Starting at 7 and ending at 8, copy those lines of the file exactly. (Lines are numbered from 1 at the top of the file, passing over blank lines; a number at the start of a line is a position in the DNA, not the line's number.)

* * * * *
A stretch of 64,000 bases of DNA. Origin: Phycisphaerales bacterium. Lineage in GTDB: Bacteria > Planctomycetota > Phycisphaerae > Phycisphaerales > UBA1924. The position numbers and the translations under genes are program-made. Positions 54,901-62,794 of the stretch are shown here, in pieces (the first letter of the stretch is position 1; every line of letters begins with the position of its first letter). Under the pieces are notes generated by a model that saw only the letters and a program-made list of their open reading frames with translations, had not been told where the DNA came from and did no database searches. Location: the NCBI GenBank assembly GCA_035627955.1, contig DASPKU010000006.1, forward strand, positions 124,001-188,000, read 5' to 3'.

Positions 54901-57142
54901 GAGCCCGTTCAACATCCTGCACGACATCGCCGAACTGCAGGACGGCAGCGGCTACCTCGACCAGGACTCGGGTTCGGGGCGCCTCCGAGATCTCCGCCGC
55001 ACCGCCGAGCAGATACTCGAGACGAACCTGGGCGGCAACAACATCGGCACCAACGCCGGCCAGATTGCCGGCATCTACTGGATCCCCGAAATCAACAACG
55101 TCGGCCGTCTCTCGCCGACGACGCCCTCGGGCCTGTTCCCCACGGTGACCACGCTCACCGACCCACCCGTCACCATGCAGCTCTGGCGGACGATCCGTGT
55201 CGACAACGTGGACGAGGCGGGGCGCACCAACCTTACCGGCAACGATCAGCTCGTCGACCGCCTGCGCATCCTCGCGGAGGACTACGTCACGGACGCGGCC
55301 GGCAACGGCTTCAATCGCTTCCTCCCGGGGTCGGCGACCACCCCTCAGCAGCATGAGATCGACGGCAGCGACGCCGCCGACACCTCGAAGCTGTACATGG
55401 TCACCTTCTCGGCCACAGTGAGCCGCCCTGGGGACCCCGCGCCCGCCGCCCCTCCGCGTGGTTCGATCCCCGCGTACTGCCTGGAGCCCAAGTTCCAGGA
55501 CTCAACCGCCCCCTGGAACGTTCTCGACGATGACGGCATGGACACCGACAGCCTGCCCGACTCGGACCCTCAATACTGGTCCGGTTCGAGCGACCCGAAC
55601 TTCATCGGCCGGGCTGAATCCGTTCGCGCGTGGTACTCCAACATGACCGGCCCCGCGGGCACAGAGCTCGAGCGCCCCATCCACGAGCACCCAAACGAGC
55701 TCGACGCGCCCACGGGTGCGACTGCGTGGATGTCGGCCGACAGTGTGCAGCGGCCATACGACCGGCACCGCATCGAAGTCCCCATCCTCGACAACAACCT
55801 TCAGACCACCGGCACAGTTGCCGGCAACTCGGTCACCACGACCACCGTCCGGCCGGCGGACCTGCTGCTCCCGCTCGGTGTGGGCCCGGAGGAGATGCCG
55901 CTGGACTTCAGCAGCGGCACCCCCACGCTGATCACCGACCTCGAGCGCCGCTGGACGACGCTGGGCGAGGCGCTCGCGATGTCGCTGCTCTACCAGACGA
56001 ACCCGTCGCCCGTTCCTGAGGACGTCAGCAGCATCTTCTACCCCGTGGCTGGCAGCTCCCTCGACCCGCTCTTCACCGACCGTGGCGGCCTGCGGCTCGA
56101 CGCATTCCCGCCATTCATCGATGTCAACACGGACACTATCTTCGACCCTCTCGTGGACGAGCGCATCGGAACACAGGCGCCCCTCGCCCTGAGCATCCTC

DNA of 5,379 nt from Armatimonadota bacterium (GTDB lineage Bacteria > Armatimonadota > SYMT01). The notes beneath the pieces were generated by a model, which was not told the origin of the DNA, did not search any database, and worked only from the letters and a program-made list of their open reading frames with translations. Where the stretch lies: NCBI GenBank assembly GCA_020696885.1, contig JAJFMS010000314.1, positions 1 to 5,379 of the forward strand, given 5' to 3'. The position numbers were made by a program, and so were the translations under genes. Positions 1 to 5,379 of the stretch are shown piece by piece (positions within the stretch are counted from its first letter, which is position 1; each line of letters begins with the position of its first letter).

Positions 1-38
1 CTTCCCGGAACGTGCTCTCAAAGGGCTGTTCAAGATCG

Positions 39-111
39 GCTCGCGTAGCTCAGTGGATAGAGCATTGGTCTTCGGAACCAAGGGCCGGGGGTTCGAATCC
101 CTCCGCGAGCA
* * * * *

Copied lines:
55301 GGCAACGGCTTCAATCGCTTCCTCCCGGGGTCGGCGACCACCCCTCAGCAGCATGAGATCGACGGCAGCGACGCCGCCGACACCTCGAAGCTGTACATGG
55401 TCACCTTCTCGGCCACAGTGAGCCGCCCTGGGGACCCCGCGCCCGCCGCCCCTCCGCGTGGTTCGATCCCCGCGTACTGCCTGGAGCCCAAGTTCCAGGA